Cosecha de Mujer Prosperidad de Chirinos FW

Cosecha de Mujer is a women’s group within the Prosperidad de Chirinos cooperative that was formed to promote equality between men and women on farms and in the cooperative. 

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Coffee Grade:
Gr. 1
Female members of Cooperativa La Prosperidad de Chirinos
Bourbon, Catimor, Catuai, Caturra, Marsellesa, Mundo Novo, Pache, Typica
Fully washed
1,200 to 1,900 meters above sea level
223 female producers with Prosperidad de Chirinos
San Ignacio
Farm Size:
1 to 5 hectares on average
Area Under Coffee:
453 hectares
Harvest Months:
March - September

About This Coffee

The goal is to strengthen the leadership capacities of female members and generate a culture of gender equality.  

Prosperidad de Chirinos has done an excellent job assessing gender-based challenges and forming the activities of Cosecha de Mujer in a way that addresses those inequalities.  The program heavily focuses on skills training in leadership, farming, improving coffee quality and small-scale business management. Part of the program is also support on food farming for self-sufficiency. Surpluses can be sold in the market for additional income.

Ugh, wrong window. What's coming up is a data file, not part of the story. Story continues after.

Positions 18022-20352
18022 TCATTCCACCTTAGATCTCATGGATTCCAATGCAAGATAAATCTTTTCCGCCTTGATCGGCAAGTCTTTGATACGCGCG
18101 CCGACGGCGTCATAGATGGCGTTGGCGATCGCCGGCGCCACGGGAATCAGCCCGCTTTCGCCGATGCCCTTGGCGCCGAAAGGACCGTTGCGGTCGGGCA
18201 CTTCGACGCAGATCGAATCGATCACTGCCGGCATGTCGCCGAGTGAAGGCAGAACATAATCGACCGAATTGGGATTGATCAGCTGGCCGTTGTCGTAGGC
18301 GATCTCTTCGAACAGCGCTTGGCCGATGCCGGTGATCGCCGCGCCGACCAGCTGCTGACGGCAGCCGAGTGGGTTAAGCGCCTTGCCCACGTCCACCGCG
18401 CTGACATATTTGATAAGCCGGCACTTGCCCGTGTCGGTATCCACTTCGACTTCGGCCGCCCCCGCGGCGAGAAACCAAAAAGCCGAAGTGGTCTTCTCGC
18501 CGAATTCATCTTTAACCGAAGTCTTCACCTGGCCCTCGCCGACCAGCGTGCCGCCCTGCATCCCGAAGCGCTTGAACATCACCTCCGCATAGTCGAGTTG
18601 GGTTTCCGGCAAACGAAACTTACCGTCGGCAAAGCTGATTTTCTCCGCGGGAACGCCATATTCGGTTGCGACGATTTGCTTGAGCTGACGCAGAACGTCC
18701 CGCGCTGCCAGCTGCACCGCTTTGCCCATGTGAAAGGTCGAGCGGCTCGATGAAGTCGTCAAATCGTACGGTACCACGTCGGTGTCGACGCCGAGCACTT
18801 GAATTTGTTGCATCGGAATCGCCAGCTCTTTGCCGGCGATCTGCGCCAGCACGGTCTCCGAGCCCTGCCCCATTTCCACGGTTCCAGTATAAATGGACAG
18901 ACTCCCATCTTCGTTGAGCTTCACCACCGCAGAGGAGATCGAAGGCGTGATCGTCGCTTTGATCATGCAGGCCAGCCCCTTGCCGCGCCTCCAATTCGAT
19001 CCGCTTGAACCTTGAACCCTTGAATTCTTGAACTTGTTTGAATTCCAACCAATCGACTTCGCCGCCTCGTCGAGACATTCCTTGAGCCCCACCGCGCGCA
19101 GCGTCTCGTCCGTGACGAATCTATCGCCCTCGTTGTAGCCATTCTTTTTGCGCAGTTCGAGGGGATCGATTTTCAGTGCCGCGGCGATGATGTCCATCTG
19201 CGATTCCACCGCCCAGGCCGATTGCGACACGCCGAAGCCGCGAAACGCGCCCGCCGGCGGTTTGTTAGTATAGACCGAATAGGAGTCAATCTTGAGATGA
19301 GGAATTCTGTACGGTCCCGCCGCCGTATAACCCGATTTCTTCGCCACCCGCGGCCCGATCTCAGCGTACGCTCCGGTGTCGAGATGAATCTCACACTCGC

The name “Cosecha de Mujer”, which translates into “harvest of women”, highlights the hard work of female farmers on the farm and in the household with childcare, food preparation and more. There is a built-in-premium of $15 per 69kg bag that goes to supporting the Cosecha de Mujer program.  

Cosecha de Mujer offers a wide range of programs and trainings for female members including financing, health projects, training and more. They offer leadership training courses for women and youth, a food and craft fair to encourage income diversification and have built 20 drying modules to help members produce high-quality coffees.  

Prosperidad de Chirinos was founded in 1968. Today, they have 817 members, a full quarter of whom are women. In total, the cooperative cultivates about 2,200 hectares in San Ignacio, Cajamarca. The high altitudes of the mountainous San Ignacio region provide ideal conditions for cultivating high-quality coffees.  

The cooperative has an extensive array of programs and opportunities for farming members. In addition to agronomic support and financing, farmers can learn sensory evaluation and how to diversify their incomes through other agricultural projects such as beekeeping and farming avocadoes. They also offer quality awards for outstanding coffees each year. Managers and farmer-leaders are given additional training in management skills, financial literacy and good governance.  

There is also a youth committee that is focused on supporting and empowering young producers. A partnership with the National University of Jaén supports university education for 10 children of cooperative members each year.   


Members receive agronomic support, training in Good Agricultural Practices and access to financing through Prosperidad de Chirinos.